Figure 11.1 Types of cell morphology associated with Saccharomyces yeast species at x400 magnification. All species typically show a similar uniform ovoid/spherical morphology. Note that the phenolic (A) and diastatic (B) wild S. cerevisiae strains exhibit a smaller cell size when compared to the lager and ale brewing yeast strains shown in C and D, respectively. Non-brewing strains and some ale-type strains may form chains (A), where individual cells are cytoplasmically discrete, but remain connected due to incomplete separation of mother and daughter at the cell wall.

colonies containing both mating types to develop and ensuring that there are always ‘partners' available. Irrespective, the pheromones produced induce mating cells to develop a bottleneck-like projection that extends in the direction of a cell of the opposite mating type. This structure is known as a shmoo and allows for the eventual exchange of genetic material, culminating in spore formation. Typically 1-4 spores are formed within the ascus, the shape of which is highly variable between species. Saccharomyces yeasts tend to produce spores that are held in a tetrahedral formation, while other species have been described as having ellipsoidal, spherical, elongated, hat-shaped, Saturn-shaped, or kidneyshaped spores (Fig. 11.4). It should be noted that, in contrast to bacterial spores, yeast spores are not particularly stress tolerant; ascospores are only slightly more resistant to environmental challenges than vegetative cells.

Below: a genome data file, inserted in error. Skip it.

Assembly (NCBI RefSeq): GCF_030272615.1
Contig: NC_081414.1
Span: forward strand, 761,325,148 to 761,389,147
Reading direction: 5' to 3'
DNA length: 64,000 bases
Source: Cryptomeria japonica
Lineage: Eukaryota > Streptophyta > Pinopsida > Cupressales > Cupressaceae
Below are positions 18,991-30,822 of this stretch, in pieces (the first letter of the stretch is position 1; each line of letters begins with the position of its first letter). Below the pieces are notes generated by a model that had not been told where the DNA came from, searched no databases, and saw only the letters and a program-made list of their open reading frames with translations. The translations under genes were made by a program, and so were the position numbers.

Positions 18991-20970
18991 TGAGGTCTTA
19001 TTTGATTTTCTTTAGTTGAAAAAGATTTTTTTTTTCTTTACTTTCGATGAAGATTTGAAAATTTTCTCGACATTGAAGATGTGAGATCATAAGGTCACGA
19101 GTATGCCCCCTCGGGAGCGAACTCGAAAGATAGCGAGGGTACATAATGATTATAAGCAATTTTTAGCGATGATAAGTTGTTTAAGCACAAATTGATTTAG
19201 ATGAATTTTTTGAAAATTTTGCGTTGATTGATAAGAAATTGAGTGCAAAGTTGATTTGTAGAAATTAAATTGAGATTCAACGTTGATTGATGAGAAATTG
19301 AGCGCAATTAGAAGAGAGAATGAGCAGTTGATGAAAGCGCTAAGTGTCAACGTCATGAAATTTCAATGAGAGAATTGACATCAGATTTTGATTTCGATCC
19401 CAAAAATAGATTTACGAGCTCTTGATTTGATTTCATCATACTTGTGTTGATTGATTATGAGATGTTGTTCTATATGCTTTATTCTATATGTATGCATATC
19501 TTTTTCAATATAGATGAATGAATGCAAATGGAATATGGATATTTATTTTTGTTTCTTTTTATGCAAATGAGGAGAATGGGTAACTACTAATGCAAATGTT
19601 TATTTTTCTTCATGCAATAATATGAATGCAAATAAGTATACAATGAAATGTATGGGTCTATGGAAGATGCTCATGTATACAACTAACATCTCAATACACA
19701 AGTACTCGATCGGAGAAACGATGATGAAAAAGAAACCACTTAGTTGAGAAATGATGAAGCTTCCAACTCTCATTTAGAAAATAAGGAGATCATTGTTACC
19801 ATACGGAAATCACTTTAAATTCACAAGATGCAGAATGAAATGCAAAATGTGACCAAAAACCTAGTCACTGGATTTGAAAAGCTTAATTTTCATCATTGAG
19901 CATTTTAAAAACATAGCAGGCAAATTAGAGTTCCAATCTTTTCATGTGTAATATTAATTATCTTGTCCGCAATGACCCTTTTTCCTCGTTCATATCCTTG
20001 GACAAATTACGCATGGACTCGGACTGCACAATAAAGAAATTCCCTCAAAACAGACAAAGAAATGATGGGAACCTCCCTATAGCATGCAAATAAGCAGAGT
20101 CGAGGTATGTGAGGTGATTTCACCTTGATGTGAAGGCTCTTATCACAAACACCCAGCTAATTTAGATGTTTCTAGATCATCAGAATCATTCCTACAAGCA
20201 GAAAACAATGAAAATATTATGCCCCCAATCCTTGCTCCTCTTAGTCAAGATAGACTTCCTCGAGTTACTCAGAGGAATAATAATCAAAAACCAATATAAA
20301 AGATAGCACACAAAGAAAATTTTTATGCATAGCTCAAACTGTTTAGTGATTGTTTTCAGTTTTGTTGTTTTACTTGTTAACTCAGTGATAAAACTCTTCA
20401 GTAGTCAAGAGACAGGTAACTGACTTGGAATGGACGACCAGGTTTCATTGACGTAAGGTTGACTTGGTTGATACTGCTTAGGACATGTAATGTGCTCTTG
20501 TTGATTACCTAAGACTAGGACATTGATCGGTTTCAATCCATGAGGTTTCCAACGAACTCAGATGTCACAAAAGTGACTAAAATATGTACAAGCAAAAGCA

Many yeast species are also able to adopt a variety of non-sexual structures, including chain formation and pseudohyphal (filamentous) growth. Although budding yeasts do not undergo true hyphal growth, they can exhibit a phenomenon in which cells fully separate by cytokinesis during division, but remain attached to each other due to the presence of specific proteins located in the cell wall. This is termed pseudohyphal growth and is closely linked to nutritional limitation, especially nitrogen deficiency (Gimeno et al., 1992; Kron et al., 1994). The majority of information on how this occurs is based on studies of S. cerevisiae, Sch. pombe, and Candida strains. In S. cerevisiae, it is known that immediately prior to the initiation of filamentous growth, a protein known as Ras2p (localized within the cell membrane) is activated, which in turn stimulates the synthesis of cAMP, an intracellular signalling molecule. This results in the activation